It appears on Chet Baker‘s 1954 album Chet Baker Sings.

On Hoagy Carmichael’s well-loved song-as on the rest of its parent album, Baker is accompanied by just piano, bass and drums, although on this occasion he plays no trumpet. It is a poignant performance, its seemingly effortless simplicity hiding considerable technique

Baker’s emotionally restrained singing is musical in the proper sense. His bel canto-tenor vocals are achieved with perfect breath control and relaxation, his notes completely in tune, his phrases perfectly measured throughout.

Trivia

  • Howard Hoagland “Hoagy” Carmichael is best known for composing the music for “Stardust“, “Georgia on My Mind“, “The Nearness of You“, and “Heart and Soul“, four of the most-recorded American songs of all time.
  • The biggest-selling version was a 1939 recording by Red Norvo and his orchestra (vocal by Terry Allen).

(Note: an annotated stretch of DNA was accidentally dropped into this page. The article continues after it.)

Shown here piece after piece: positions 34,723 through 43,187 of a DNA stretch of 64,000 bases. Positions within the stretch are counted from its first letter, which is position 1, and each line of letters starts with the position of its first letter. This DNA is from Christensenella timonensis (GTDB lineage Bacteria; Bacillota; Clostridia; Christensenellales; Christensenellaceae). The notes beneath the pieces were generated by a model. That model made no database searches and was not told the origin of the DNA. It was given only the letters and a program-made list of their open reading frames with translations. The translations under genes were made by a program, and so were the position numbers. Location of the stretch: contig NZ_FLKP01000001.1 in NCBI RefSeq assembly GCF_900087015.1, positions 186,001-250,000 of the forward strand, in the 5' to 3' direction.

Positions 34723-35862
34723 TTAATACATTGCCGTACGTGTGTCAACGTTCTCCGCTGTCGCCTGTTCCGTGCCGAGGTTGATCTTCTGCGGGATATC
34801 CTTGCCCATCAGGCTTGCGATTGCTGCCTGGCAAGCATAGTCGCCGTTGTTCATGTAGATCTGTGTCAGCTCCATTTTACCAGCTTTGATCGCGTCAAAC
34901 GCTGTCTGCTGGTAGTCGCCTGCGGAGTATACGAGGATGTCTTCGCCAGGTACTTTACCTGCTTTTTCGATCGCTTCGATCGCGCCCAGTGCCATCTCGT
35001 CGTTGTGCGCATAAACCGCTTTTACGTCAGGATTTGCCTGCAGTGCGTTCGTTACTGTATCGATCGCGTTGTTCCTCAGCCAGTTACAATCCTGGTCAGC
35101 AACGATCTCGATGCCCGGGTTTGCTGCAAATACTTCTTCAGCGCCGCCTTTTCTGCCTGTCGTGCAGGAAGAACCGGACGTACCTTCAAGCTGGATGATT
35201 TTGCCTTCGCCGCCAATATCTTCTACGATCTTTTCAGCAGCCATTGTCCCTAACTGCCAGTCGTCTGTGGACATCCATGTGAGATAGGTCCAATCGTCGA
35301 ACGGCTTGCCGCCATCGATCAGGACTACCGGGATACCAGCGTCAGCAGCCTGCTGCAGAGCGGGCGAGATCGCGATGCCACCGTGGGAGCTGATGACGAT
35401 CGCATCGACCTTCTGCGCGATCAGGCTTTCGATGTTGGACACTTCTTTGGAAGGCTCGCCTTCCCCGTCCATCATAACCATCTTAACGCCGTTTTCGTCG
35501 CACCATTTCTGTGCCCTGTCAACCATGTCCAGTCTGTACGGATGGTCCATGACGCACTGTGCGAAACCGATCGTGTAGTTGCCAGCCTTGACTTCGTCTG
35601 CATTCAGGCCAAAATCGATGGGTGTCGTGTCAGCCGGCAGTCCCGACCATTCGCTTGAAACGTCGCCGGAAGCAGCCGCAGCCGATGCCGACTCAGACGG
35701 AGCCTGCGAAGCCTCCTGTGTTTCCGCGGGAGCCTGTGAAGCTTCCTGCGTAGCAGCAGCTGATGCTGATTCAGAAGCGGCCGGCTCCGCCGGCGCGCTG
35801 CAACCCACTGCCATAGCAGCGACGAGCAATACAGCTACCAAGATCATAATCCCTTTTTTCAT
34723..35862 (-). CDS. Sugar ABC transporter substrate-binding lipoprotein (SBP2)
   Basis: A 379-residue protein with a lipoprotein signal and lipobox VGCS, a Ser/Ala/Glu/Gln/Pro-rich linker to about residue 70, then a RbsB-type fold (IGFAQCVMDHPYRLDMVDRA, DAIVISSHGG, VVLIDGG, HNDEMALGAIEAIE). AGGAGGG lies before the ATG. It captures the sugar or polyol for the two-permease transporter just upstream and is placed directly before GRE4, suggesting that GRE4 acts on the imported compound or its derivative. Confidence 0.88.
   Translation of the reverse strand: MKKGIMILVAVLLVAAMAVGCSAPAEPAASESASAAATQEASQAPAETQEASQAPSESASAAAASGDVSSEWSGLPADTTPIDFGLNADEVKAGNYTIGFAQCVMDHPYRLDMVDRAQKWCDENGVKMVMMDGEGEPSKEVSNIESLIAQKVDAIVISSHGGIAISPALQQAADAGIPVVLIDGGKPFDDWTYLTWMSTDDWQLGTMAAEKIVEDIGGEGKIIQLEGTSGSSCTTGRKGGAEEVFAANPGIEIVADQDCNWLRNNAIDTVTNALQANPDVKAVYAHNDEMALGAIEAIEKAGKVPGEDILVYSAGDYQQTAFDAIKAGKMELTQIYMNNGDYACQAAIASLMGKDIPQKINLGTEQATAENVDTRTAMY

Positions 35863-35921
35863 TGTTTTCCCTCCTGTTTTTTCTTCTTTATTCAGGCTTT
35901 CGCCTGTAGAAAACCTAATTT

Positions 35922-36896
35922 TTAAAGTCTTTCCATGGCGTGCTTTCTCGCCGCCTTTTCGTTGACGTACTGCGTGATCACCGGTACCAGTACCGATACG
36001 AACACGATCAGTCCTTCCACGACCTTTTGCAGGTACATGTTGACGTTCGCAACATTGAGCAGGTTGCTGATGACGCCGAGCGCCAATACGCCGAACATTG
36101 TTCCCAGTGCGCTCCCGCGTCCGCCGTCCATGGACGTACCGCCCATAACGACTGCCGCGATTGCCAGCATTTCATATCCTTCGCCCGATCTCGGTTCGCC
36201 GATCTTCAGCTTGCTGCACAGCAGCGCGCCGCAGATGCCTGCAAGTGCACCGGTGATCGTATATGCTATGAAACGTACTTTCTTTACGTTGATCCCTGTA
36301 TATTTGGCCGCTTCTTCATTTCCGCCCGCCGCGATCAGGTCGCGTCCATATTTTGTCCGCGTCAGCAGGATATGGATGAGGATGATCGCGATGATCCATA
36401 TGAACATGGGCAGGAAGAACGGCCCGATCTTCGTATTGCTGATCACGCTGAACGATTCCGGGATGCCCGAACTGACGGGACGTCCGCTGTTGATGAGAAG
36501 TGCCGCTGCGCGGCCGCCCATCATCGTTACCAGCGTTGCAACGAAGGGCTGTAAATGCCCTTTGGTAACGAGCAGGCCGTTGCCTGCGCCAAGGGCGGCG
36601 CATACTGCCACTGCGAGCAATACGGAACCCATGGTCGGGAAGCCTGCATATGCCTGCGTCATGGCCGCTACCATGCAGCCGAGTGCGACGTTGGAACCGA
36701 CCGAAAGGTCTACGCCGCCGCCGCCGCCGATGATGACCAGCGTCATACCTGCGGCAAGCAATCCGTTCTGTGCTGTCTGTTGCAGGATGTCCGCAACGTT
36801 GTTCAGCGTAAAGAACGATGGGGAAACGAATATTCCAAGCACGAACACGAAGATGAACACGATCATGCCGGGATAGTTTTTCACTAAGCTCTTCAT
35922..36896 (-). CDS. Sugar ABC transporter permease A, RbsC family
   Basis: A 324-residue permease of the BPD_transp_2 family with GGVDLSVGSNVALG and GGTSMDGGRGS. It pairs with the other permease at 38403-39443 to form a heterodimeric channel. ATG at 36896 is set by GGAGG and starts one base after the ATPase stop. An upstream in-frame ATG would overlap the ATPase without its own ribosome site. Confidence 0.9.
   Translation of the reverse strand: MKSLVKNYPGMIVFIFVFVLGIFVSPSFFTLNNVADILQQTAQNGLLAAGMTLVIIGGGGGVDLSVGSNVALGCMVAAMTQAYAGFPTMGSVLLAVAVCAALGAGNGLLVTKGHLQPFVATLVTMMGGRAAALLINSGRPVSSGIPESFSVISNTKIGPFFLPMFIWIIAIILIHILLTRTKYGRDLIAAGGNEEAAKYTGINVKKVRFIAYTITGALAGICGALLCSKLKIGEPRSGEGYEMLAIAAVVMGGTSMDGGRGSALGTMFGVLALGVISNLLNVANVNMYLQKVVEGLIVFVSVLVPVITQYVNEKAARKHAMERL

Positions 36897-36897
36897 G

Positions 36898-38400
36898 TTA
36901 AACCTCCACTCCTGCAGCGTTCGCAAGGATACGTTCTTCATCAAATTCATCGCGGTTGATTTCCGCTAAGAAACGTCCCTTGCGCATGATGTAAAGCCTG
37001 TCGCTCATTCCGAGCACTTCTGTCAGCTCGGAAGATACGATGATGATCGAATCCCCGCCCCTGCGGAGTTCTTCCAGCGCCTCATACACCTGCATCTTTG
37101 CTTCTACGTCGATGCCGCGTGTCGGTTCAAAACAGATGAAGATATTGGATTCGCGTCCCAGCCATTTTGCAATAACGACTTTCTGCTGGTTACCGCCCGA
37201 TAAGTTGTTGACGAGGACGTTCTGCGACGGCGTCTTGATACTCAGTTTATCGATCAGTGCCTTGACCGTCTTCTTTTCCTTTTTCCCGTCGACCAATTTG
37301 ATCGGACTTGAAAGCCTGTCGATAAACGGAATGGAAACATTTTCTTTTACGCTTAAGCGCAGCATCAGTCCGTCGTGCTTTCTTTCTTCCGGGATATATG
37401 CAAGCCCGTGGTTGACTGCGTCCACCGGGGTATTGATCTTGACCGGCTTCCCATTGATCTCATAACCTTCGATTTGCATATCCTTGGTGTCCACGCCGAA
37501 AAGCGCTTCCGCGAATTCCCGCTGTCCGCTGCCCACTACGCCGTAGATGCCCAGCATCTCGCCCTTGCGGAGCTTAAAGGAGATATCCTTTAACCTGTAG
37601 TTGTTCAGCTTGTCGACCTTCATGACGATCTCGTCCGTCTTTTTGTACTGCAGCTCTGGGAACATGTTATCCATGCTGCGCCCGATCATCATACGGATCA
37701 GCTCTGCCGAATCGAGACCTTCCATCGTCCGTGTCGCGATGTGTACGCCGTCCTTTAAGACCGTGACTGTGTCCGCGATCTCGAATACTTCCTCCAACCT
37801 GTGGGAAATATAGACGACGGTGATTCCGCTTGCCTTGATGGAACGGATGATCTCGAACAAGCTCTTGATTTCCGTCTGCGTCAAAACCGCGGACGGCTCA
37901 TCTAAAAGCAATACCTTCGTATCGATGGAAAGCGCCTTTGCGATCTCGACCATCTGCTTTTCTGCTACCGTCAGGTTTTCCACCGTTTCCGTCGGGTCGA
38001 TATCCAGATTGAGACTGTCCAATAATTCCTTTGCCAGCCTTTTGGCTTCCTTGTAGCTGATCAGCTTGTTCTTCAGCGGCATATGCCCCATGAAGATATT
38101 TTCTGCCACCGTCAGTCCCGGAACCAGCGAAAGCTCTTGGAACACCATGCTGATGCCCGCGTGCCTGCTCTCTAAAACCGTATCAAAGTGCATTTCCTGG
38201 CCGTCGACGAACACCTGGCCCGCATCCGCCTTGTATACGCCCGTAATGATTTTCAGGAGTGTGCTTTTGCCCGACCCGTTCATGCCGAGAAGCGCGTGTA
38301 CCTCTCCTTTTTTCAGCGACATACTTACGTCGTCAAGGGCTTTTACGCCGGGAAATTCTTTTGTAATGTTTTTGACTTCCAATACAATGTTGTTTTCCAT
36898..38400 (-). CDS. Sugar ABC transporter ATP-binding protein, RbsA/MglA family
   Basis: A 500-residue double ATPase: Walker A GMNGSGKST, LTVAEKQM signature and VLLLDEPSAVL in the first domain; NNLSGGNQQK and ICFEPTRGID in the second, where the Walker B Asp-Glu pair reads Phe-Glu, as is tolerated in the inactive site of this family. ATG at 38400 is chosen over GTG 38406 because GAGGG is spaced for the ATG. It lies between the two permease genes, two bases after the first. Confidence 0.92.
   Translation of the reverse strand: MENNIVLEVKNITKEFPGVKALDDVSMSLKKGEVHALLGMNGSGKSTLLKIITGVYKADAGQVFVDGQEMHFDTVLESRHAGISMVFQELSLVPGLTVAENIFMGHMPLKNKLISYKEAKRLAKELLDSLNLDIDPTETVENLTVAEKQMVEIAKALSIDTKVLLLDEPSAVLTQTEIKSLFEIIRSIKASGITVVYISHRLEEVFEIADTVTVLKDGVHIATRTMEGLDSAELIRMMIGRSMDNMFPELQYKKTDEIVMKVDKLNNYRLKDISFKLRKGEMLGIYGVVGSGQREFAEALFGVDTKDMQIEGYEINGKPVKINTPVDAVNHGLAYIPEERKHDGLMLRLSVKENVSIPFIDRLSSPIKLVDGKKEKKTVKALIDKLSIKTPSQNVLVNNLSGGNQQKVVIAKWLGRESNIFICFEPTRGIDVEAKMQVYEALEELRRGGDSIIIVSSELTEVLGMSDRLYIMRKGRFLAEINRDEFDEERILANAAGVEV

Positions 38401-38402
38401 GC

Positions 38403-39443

• Carmichael and Jane Russell performed the song in the 1952 film noir The Las Vegas Story.
  • Baker had first made his mark in 1952 on America’s west coast, where he partnered baritone saxophonist Gerry Mulligan in a piano-less quartet, an unusual lineup that matched his light and airy notes with the gruff harrumphing of a baritone sax underscored by bass and drums to surprisingly balletic effect.
  • The idea that Baker might then sing on some tracks came from his record label boss, Dick Bock “I encouraged him to sing and it turned out he had an exceptional talent for it”.

56. My Funny Valentine – Chet Baker – 1954

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My Funny Valentine” is a show tune from the 1937 Richard Rodgers and Lorenz Hart musical Babes in Arms in which it was introduced by former child star Mitzi Green. After being recorded by Chet Baker, Frank Sinatra, Andy Williams, and Miles Davis, the song became a popular jazz standard, appearing on over 1300 albums performed by over 600 artists.